British Poultry Science Volume 45, Number 6 (December 2004), pp. 798–801
Effect of dietary fumonisin B1 on laying Japanese quail P. BUTKERAITIS, C.A.F. OLIVEIRA1, D.R. LEDOUX2, R. OGIDO, R. ALBUQUERQUE, J.F. ROSMANINHO1 AND G.E. ROTTINGHAUS3 Departamento de Nutric¸a˜o e Produc¸a˜o Animal, Faculdade de Medicina Veterina´ria e Zootecnia, Universidade de Sa˜o Paulo, Pirassununga, SP, 1Departamento de Engenharia de Alimentos, Faculdade de Zootecnia e Engenharia de Alimentos, Universidade de Sa˜o Paulo, Pirassununga, SP, Brazil, 2Department of Animal Science, University of Missouri, Columbia, Missouri and 3 Veterinary Medical Diagnostic Laboratory, College of Veterinary Medicine, University of Missouri, Columbia, Missouri, USA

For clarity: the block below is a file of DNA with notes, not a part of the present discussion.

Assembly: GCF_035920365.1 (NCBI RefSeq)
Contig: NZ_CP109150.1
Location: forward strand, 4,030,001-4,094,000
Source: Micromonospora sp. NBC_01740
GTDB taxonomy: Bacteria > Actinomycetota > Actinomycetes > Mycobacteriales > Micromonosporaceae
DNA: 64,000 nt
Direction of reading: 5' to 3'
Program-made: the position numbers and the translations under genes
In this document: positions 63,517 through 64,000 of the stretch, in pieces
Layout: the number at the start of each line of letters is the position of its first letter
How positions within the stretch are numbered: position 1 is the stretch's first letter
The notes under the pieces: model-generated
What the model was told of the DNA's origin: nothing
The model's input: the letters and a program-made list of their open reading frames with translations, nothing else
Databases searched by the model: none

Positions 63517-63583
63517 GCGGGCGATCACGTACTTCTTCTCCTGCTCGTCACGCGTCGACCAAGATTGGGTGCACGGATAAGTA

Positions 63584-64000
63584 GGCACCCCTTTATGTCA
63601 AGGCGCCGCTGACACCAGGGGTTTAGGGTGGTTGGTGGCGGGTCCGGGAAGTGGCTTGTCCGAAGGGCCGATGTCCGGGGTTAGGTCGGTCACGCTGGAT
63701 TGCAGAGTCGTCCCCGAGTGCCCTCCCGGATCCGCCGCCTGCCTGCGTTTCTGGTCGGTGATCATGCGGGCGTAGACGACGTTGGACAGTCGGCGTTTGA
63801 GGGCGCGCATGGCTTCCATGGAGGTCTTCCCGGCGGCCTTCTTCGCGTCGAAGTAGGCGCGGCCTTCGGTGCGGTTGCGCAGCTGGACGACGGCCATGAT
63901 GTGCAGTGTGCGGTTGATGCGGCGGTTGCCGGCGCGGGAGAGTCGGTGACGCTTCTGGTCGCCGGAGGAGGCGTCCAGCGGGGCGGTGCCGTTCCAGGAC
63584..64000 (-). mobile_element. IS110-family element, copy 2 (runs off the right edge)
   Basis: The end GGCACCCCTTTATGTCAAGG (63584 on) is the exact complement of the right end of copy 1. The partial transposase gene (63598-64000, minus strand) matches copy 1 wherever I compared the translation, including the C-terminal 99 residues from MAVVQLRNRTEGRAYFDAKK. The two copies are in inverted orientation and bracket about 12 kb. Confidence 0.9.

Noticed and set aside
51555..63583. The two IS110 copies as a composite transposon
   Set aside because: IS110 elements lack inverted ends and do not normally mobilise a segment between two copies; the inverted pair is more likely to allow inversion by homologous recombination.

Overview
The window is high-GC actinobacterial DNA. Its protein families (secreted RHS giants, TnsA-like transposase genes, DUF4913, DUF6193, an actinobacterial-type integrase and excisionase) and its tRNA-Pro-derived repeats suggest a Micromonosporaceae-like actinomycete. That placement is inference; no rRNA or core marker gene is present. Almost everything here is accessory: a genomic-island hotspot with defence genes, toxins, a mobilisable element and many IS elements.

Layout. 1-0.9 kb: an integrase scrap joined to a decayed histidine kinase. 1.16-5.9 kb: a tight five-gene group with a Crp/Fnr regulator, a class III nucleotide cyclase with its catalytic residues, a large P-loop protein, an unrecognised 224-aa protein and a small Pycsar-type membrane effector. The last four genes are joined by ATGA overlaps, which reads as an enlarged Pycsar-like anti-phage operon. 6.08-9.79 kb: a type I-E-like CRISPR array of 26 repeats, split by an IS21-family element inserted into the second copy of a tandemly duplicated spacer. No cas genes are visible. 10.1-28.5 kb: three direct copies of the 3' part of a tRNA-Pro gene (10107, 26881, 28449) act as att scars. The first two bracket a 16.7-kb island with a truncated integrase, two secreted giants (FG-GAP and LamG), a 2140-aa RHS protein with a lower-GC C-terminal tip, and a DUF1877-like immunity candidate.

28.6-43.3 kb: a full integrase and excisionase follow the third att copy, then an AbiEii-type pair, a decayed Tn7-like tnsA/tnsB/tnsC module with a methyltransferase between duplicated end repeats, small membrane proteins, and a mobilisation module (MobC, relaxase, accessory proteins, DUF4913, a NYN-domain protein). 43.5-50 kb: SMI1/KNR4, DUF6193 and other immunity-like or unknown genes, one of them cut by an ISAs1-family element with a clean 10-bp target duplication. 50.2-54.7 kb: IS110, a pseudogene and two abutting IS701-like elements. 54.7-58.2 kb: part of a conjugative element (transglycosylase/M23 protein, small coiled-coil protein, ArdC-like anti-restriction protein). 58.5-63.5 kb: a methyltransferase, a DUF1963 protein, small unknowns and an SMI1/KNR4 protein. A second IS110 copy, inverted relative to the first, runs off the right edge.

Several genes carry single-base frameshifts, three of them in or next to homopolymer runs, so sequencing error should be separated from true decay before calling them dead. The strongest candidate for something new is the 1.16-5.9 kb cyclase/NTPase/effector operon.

Abstract 1. A 28-d experiment was conducted to evaluate the effects of fumonisin B1 (FB1) on egg production and egg quality of young laying Japanese quail fed on fumonisin-contaminated rations. 2. To this end, 128 7-week-old birds were randomly distributed into 4 experimental groups (32 birds per group) and given rations containing 0 (control), 10, 50 and 250 mg FB1/kg feed. Each treatment consisted of 4 replicates of 8 quail. Egg production and egg weight were checked daily. Feed consumption and feed conversion were determined weekly. Eggs laid on the last day of each 7-d period were collected and subjected to individual analysis for specific gravity, Haugh units and percentage eggshell. 3. Compared with controls, quail given 50 mg FB1/kg had reduced feed intake and lower body weight gain. Feed conversion was reduced only in birds given 250 mg FB1/kg. 4. Mean egg production and egg weight were lower in birds given 250 mg FB1/kg. Eggshell weight was reduced in birds given 50 mg FB1/kg. However, mean specific gravity, Haugh units and percentage eggshell were not affected by FB1. 5. No histopathological changes were observed in liver, kidney or heart samples from any treatment group. 6. The results indicated that exposure to FB1 at concentrations 50 mg/kg could adversely affect quail performance, emphasising the importance of controlling fumonisin contamination of quail rations.